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'Brain tumour risk of X-rays at the dentist'

Frequent dental X-rays may significantly increase the risk of brain tumours, say researchers.

Over a lifetime, having dental X-rays can double or triple the chances of developing the non-malignant meningioma tumours, a study has found. The tumours grow in the outer membrane covering the brain.

In one case, involving X-rays on children, a five-fold increase in risk was seen.

However, the likelihood of developing a brain tumour at all is very small.

Meningiomas, which account for one in five primary brain tumours, affect two or three in every 100,000 people in Britain each year. The tumours are slow growing, often causing no symptoms, and usually benign.

Scientists in the US looked at the dental histories of 1,433 patients diagnosed with meningioma tumours. They were compared with a "control group" of 1,350 matched individuals who were free of the disease.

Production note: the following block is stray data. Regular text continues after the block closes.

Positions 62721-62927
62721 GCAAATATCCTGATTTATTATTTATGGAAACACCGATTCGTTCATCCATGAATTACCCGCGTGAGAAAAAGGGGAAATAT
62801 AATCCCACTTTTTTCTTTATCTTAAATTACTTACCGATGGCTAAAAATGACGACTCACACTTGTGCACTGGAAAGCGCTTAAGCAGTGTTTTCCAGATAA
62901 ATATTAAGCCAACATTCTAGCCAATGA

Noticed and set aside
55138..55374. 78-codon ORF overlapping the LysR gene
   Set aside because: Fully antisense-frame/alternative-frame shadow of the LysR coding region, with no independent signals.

The tumour patients were consistently more likely to have been exposed to dental X-rays.



DECAY

One of the most common procedures is the "bitewing" X-ray which uses an X-ray film clenched between the teeth in a tab of plastic or cardboard.

Bitewing X-rays check for decay between the teeth and can also expose bone loss caused by severe gum disease.

Over a lifetime, patients with meningioma were between 1.4 and 1.9 times more likely than controls to have undergone bitewing X-rays on a yearly or more frequent basis.

An increased risk of meningioma was also linked to "panorex", or "panoramic" X-rays which provide a broad view of the jaws, teeth and nasal area. They reveal problems such as impacted teeth.

Researcher Dr Elizabeth Claus, of Yale University, wrote: "Our findings suggest that dental X-rays, particularly when obtained frequently and at a young age, may be associated with an increased risk of intracranial meningioma."

But cancer expert Dr Paul Pharoah said: "As the disease is rare, the increase in absolute risk is tiny -- the lifetime risk increasing from 15 in every 10,000 people to 22 in 10,000.

"People who have had dental X-rays do not need to worry about the health risks of those X-rays. Nevertheless, dental X-rays should only be used when there is a clear need."

hnews@herald.ie


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